A Christmastime Seagoing Adventure

An anonymous member of the SS Frederic C Howe seagoing cowboy crew penned this poem about their trip to Trieste, Italy, the end of 1946.

“I’ve sailed the seven seas my lad, I’ve sailed the seven seas,”
the captain very calmly said to Jimmy on his knees.
“Tell me more,” young Jimmy said, “Will you, dad? Please do.
Tell me all about your trips out on the ocean blue.
“Ok, ok,” the cap replied, “I hardly know what’s best,
But I shall tell you some about my last trip to Trieste.”

Loading horses onto the Frederic C Howe in Newport News, Virginia, November 1946. Photo credit: Henry Weaver, Jr.

“We docked along the cattle pier one night at half past nine,
And on rushed the cowboys, a thirty-two man line.
They grabbed and growled, and clawed and fought till each a sack had won.
And acted like a bunch of kids just out to have some fun.
These boys, oh me, they were a mess. I’ve never seen the beat.
My lad, my lad, what boys they were; you should have seen them eat.

Seasick cowboys. Photo credit: Henry Weaver, Jr.

“The first day out they all got sick, at least all but a few.
They didn’t work, they didn’t eat, but oh how they did spew.
No matter when I took a look along the metal rail,
I saw a bunch of cowboys, sick and deathly pale.
A few of them, as I recall, acted like happy boys
And hopped and skipped and jumped around like kids with brand new toys.

On deck of the Frederic C Howe. Photo credit: Henry Weaver, Jr.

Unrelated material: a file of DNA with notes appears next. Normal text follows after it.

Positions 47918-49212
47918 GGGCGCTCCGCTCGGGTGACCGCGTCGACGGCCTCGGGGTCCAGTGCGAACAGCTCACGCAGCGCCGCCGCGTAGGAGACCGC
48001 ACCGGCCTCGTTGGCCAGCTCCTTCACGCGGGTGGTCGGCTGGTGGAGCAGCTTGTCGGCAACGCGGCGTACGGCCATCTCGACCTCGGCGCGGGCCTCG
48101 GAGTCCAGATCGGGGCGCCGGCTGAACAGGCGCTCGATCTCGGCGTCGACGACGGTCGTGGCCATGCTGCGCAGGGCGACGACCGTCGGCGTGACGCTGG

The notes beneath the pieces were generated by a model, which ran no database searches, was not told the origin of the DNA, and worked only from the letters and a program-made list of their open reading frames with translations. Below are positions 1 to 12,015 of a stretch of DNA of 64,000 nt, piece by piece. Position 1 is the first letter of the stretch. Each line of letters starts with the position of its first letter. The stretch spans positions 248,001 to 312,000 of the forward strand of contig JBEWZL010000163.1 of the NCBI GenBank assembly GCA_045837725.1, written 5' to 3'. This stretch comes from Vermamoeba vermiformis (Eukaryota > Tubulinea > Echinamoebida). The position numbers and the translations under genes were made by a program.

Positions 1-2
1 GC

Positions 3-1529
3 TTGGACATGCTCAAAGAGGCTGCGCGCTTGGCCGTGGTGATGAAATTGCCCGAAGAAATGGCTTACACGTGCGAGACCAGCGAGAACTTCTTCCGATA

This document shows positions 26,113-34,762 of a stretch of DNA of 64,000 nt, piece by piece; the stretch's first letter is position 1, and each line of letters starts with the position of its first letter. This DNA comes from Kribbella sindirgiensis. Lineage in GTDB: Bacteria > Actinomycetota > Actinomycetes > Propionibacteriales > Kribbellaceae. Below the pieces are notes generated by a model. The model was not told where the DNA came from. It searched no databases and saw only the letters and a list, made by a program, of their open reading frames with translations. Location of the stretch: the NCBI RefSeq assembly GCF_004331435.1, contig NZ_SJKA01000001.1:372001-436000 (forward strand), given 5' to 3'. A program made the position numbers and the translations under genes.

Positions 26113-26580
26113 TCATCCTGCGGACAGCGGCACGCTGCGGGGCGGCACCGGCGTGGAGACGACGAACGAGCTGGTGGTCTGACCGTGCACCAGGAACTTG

“Now when the deck crew put to work, to raise some hay or oats,
I nearly toppled off the bridge to see how young was ‘Boats’.
But as I watched from day to day, their work was very good,
When chow time rolled around at night, they’d earned their daily food.
They very seldom beefed or griped or gave me any sass,
But my, they hated quite a bit to raise a half-dead ass.

“The boys who laboured day and night down in the engine room,
Were still a different bunch from those who manned the boom.
They usually kept her going right, the prop would spin and whirl,
And leave behind us on the blue a foamy, frothy swirl.
But every other day or so along our pleasant hop,
The ship got very tired, and so they’d let her stop.

“One more group I’ll tell you of, they ate in the saloon.
For them the trip across the deep was ended none too soon.
The first mate was a splendid guy, the third was quite a clown,
The second always liked to sleep, but never let me down.
Young Sparks, the vets, and all the rest who had their chow with me
Would whistle loudly every time the purser’s girl they’d see.

Seagoing cowboys on the Frederic C Howe, December 1946. Photo credit: Henry Weaver, Jr.

“Now lad, the trip itself was very fine, especially for one thing.
We missed the holidays at home, the songs by Frank and Bing.
We missed the crowds, the Christmas rush, the trouble and turmoil,
No trees to bother fixing up, no gifts, no wrappers, no foil.
But my we had a lot of fun, we really had a spree,
With songs, poems, and everything, a regular jamboree.”

My thanks to Henry “Hank” Weaver, Jr. for sharing his slides with me!


Wishing all my readers a blessed holiday season ~
Peggy